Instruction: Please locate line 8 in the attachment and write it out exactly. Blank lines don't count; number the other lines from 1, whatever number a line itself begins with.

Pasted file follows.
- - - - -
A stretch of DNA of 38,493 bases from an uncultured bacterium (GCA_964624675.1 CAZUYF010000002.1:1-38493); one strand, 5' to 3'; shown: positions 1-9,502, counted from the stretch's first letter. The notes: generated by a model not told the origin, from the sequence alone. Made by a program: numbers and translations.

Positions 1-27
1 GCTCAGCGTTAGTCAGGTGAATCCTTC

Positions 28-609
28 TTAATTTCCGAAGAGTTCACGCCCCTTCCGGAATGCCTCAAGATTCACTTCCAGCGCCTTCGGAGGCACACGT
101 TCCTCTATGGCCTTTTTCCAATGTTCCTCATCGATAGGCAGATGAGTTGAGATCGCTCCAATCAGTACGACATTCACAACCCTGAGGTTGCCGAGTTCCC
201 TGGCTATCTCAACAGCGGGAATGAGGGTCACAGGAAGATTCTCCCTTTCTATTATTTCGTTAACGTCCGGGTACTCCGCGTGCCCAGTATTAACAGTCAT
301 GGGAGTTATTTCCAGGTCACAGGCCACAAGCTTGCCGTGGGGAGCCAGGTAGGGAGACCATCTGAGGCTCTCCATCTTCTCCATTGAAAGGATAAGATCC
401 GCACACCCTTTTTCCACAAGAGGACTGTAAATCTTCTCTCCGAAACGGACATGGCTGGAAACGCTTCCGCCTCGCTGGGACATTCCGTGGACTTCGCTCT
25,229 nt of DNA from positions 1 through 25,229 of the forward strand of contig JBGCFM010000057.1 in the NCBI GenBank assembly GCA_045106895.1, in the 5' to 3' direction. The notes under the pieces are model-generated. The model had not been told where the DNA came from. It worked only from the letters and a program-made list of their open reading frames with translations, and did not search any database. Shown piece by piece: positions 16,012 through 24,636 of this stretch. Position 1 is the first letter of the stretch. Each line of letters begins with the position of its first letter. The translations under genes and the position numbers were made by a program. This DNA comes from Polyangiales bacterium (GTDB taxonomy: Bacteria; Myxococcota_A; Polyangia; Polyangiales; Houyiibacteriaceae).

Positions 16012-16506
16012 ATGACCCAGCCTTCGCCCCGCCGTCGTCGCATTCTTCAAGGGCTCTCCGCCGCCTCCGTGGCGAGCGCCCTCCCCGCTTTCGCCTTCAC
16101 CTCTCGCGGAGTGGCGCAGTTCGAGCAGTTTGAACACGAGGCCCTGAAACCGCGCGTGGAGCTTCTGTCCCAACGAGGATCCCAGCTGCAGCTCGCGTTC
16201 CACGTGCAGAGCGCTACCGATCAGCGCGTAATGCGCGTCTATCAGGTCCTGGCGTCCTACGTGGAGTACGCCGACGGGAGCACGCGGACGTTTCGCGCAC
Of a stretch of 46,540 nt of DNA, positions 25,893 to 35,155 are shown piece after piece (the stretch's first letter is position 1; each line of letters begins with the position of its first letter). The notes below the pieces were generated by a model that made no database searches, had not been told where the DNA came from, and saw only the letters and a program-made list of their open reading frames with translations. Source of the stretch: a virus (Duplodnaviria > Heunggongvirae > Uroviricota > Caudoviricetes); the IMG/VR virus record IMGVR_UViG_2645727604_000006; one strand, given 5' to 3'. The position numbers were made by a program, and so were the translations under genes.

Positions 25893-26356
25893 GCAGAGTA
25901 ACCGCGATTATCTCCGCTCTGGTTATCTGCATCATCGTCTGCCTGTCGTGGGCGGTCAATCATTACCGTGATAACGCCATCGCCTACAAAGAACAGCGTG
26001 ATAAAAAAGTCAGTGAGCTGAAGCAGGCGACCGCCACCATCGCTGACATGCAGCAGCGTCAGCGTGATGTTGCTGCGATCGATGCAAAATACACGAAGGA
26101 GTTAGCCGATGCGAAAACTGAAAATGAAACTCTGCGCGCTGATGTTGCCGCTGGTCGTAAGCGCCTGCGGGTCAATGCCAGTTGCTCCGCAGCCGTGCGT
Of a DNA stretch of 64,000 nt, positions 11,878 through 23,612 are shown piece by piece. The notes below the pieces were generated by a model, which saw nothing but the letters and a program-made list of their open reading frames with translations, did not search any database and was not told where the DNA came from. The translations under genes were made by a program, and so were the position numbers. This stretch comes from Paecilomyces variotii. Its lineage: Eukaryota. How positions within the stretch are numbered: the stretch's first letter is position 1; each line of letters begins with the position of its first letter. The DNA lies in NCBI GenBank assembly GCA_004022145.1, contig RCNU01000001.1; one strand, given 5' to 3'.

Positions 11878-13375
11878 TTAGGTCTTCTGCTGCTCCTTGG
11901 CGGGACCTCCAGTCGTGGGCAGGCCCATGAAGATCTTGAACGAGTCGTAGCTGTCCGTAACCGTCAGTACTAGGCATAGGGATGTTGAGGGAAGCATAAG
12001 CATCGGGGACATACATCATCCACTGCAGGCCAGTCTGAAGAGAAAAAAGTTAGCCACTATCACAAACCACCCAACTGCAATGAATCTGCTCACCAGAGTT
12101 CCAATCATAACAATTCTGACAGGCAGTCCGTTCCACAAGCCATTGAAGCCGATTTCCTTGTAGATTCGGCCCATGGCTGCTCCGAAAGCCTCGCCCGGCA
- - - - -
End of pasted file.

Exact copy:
301 GGGAGTTATTTCCAGGTCACAGGCCACAAGCTTGCCGTGGGGAGCCAGGTAGGGAGACCATCTGAGGCTCTCCATCTTCTCCATTGAAAGGATAAGATCC